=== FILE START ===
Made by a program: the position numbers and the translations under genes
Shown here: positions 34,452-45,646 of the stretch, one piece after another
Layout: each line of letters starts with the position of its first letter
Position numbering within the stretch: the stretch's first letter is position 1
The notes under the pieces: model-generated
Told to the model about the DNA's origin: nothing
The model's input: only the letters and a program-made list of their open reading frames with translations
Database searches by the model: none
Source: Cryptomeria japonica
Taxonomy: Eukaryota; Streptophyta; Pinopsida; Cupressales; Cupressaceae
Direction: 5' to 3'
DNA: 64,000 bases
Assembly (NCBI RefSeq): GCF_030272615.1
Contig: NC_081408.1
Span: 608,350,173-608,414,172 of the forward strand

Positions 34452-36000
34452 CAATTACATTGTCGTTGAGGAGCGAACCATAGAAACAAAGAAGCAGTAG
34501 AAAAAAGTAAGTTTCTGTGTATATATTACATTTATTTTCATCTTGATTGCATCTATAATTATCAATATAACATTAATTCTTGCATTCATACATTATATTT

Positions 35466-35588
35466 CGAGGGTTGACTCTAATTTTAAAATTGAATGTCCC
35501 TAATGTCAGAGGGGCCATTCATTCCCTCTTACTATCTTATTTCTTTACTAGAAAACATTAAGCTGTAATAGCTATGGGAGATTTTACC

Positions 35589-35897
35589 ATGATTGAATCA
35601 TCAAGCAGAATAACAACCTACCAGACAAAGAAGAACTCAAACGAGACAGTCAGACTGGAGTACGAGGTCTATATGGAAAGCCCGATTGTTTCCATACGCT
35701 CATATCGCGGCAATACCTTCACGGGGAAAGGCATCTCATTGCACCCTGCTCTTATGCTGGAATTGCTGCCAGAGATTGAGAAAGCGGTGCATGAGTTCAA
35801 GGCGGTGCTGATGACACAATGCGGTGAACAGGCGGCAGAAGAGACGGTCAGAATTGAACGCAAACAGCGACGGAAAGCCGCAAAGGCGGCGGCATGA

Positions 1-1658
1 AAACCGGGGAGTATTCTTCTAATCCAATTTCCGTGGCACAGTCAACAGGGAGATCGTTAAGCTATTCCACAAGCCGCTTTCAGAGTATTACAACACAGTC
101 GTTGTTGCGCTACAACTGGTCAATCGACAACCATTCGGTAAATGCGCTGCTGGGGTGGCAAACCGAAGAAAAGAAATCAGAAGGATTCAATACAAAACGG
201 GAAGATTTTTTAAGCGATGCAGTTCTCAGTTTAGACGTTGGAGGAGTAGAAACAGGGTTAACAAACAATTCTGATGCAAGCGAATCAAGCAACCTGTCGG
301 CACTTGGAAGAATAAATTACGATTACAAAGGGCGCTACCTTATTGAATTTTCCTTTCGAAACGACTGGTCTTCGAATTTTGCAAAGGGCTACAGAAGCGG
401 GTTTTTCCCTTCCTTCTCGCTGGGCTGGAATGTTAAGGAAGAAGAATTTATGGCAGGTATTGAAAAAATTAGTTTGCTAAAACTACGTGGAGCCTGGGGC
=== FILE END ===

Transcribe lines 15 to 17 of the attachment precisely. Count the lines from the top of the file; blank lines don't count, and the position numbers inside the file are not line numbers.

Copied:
Span: 608,350,173-608,414,172 of the forward strand

Positions 34452-36000
34452 CAATTACATTGTCGTTGAGGAGCGAACCATAGAAACAAAGAAGCAGTAG